I put some wording in pointing out that the last two elections were held at the same time and that there is a "reasonable expectation" they will be held the same time every year. Would that be a good compromise, I wonder? At least a step in the right direction? ++Lar: t/c 22:39, 14 January 2008 (UTC)

Where is the voting advertised?[edit]

keep the track!

  • foundation-l: Effe? (with request to spread the word)
  • Wikimediameta-l: Effe
  • en.wb noticeboard (one of them)
  • Commons VP
  • ar.wikipedia VP

"Who can vote"[edit]

Surely it's not enough that the Meta user page links to the page for an active user on another project. What stops me from creating a new Meta account and writing "My Wikipedia account is w:User:Jimbo Wales" on the user page, then voting? The requirement must be that a link exists in the other direction (well, both ways, for simplicity.) — Kwi (talk) 21:06, 16 January 2008 (UTC)

yup exactly, or else they can verify it some other way for example through IRC or e-mail correspondence..--Cometstyles 21:12, 16 January 2008 (UTC)
Yes, a full crosslink really is what's needed. ++Lar: t/c 22:37, 16 January 2008 (UTC)

snowball[edit]

Rather better to close it now, while there are still three days according to the schedule, it may not happen the proposed draft get required 2/3 support of the total votes. Then we will be able to move on postmortem and seek for consensus on the points where the current stewards find difficulties or contradictions and feel urgent needs to reform? Apparently we are not going to have a reconfirmation voting in few weeks, and that is the point people feel bad mainly, it would be more realistic to focus on problems on day-by-day issues and need to be fixed as soon as possible. Or three days make no big difference or am I too early to call for WP:SNOW here? --Aphaia 08:22, 25 January 2008 (UTC)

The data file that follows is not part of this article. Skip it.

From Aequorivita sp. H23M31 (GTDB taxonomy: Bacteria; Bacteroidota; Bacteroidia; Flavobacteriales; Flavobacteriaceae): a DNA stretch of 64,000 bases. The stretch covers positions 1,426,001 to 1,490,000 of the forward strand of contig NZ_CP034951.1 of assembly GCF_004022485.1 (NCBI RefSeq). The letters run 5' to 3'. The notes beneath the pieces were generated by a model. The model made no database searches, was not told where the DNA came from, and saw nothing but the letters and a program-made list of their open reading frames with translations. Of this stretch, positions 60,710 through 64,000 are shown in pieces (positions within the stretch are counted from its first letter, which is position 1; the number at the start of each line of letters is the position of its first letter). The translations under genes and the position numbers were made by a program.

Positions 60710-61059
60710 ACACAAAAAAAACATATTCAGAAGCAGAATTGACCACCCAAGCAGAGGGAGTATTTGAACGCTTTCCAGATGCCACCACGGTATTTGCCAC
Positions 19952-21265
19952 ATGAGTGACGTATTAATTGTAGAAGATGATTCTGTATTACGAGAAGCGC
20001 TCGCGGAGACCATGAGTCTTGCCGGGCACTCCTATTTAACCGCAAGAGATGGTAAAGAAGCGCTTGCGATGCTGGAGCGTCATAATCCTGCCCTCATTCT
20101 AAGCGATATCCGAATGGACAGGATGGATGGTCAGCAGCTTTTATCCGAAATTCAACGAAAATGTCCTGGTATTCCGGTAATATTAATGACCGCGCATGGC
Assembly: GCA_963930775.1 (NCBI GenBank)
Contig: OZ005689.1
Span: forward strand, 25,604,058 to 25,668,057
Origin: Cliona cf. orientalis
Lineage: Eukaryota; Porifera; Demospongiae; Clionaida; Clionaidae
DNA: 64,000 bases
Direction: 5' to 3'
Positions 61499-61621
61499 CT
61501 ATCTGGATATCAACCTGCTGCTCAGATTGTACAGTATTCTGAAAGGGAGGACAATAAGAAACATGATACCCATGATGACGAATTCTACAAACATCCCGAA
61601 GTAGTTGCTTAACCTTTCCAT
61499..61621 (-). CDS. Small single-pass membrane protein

Personally I requested it a while back so I would be happy. I am working on a new one anyway which I will publicise when it has rather more flesh on it. The last oppose pointing out that it really should be translated seems highly relevant too. Equally obvious is the fact that the community does want their involvement to be relevant and so it should be rather more open for ordinary users input rather than focussed on stewards views of their own role. To me this is important policy and needs to be dealt with in the best possible way & not quickly --Herby talk thyme 08:30, 25 January 2008 (UTC)
To me this is important policy and needs to be dealt with in the best possible way & not quickly. I agree. FloNight 18:10, 26 January 2008 (UTC)

Conclusion[edit]

The vote has concluded, with the result that the changes in the policy were not approved and the old policy is still in effect. I think it makes sense to put together a list of the concerns raised towards trying to put another rewrite in place that addresses the concerns. It's unfortunate that these were not raised during the rewrite process but at least now they're on the table. The place to do this is Meta talk:Rewriting/Stewards policy rather than here I suspect. ++Lar: t/c 15:55, 29 January 2008 (UTC)